July 12, 2022
Executive Assistant Commissioner, U.S. Customs and Border Protection Office of Trade
Former Vice President of Brand Protection & Strategic Initiatives, Global Innovation Policy Center (GIPC), U.S. Chamber of Commerce, Former Executive Director, Global Brand Council, U.S. Chamber of Commerce
Senior Vice President, GIPC
Director and AGC - Counterfeit Crimes Unit, Amazon
Executive Vice President, Center for Capital Markets Competitiveness (CCMC), U.S. Chamber of Commerce, Executive Vice President, Center for Technology Engagement (C_TEC), U.S. Chamber of Commerce, Executive Vice President, Global Innovation Policy Center (GIPC), U.S. Chamber of Commerce, Senior Advisor to the President and CEO, U.S. Chamber of Commerce
In recent years, e-commerce has emerged as one of the main forms of retail and trade. With more and more products in the marketplace, counterfeiting has increased. Bad actors are counterfeiting popular products from Nike, Apple, and other major brands to make a quick profit from unsuspecting customers.
The U.S. government has increasingly partnered with these brands to tighten their anti-counterfeiting efforts. These measures include increased interdiction and prosecution, as well as consumer education initiatives.
The Global Innovation Policy Center (GIPC) recently hosted government officials and business leaders to discuss these practices and solutions at its event entitled “Combatting the Counterfeiter.”
Public-Private Partnerships Are Needed to Prevent Counterfeiting
The government plays a large role in helping the private sector in its anti-counterfeiting efforts. Government agencies know when shipments are arriving in the United States. Businesses have information on their products and can determine what is real and what is not. Each side can share data and collaborate with federal, state, and local law enforcement officers so they can move quickly and prevent counterfeit merchandise from ever getting made.
“We can't seize our way out of this problem,” said AnnMarie Highsmith, Executive Assistant Commissioner of the U.S. Customs and Border Protection Office of Trade. “We don't want to stop the merchandise from entering the commerce, we want to stop the merchandise from being made in the first place. We want to create enough deterrents because we don't want the stuff to come here at all or be made. We need cooperation.”
Brands Are Taking Significant Measures to Preserve Their Products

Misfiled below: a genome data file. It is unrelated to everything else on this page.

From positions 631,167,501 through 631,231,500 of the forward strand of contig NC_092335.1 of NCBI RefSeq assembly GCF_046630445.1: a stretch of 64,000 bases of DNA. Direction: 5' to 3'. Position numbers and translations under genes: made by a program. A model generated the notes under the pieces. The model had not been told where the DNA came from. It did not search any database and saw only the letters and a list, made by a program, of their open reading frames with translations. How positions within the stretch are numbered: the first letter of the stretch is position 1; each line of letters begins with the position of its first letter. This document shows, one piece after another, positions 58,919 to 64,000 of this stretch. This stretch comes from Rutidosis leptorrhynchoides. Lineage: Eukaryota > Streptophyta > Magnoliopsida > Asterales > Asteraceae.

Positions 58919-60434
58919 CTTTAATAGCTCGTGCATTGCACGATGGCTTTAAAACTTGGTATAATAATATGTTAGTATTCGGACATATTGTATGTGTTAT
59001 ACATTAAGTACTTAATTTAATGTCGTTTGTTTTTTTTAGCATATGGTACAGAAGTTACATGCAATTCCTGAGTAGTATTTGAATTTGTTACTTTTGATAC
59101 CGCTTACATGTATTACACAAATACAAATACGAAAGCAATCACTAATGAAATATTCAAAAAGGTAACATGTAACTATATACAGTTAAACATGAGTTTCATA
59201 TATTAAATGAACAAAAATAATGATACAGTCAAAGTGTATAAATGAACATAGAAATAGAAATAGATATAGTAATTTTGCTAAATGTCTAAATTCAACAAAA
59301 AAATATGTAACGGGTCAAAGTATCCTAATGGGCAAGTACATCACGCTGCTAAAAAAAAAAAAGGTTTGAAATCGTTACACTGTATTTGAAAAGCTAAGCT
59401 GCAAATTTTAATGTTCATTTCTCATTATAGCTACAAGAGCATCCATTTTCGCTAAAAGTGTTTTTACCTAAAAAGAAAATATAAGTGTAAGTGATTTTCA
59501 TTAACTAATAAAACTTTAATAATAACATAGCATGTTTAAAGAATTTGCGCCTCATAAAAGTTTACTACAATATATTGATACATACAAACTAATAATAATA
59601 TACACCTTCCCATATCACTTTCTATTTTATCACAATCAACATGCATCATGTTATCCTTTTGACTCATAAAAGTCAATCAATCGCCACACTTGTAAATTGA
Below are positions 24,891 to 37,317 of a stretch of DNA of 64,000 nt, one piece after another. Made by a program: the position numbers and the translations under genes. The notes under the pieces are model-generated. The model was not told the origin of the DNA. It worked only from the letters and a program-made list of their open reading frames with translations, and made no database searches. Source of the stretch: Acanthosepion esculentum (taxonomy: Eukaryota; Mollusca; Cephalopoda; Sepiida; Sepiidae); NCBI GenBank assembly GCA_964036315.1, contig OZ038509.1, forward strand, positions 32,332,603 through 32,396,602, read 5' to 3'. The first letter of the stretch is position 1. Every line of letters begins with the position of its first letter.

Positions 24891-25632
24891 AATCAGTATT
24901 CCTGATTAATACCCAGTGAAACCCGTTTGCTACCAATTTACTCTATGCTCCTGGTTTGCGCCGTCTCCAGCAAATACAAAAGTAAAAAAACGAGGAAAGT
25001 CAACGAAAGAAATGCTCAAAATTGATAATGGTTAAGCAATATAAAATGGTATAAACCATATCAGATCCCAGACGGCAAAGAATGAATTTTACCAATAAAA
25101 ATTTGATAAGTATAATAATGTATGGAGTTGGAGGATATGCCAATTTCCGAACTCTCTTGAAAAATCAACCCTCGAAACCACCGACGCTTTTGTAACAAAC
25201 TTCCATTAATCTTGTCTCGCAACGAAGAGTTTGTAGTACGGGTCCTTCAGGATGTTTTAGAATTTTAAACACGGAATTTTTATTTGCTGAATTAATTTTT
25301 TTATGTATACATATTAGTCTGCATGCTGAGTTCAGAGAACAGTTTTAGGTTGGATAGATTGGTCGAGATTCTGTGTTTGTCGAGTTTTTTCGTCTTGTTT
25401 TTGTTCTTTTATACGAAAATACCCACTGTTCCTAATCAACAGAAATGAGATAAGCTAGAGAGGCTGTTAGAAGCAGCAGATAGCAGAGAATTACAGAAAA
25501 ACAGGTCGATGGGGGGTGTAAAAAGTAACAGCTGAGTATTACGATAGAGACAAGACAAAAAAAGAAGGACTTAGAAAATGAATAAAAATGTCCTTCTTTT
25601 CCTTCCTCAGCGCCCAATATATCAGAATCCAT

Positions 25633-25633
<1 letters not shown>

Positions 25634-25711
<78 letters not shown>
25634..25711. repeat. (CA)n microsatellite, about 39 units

During the event, Amazon executives Kebharu Smith, Director and AGC of the Counterfeit Crimes Unit, and Anna Dalla Val, Director of Global Brand Relations, discussed the company’s recent efforts to curb counterfeiting. Not only is Amazon taking internal measures to stop counterfeiting, but it also works with its partners to educate and empower them to protect themselves.
“As of now, 700,000 brands we have enrolled they're either pending or registered trademarks, and Project Zero, which is our tool that allows brand owners to remove counterfeit listings directly, has also grown 3,000 more brands, for a total of 20,000 brands this year,” said Dalla Val. “We monitor 8 billion changes to the existing listings daily for signs of potential abuse. That has grown from 5 billion last year.”
The GIPC is Educating Consumers on Counterfeit Goods
Through these partnerships, the private and public sectors are making efforts to educate consumers on the dangers of counterfeiters, how to shop smart, and how to feel confident when making those purchases and decisions.
One such effort is the GIPC’s Shop Smart campaign, which educates Americans on how to recognize and avoid purchasing counterfeit goods. Programs like Shop Smart are designed not to make customers wary of their purchases but to be confident in making the right choices.
“You really don't want customers to be nervous about buying your product, but what we've been able to do is say 'yes, be aware, but here are some tools that you can use to be proactive, to be safe,’” said Patrick Killbride, Senior Vice President of GIPC. “We can’t forget, regardless of the challenges associated with the enormous, exponential increase in trade in small parcels, that those are bringing tremendous benefits to our economy, to our consumers, to our job creation and that we want to protect all of it and enable consumers to enjoy it.”
Current Anti-Counterfeiting Measures Are Working
Those involved with these anti-counterfeiting practices can take great pride in knowing that their work it's having an impact on halting counterfeit trade. Jim Mancuso, Director of the National IPR Center, announced the largest restitution of counterfeit goods in United States history occurred earlier in the year.
“The HSI and CVP reported a $1.8 billion restitution, which was ordered in the central district of California for a trade fraud investigation involving legal evasion of duties and imports,” said Mancuso.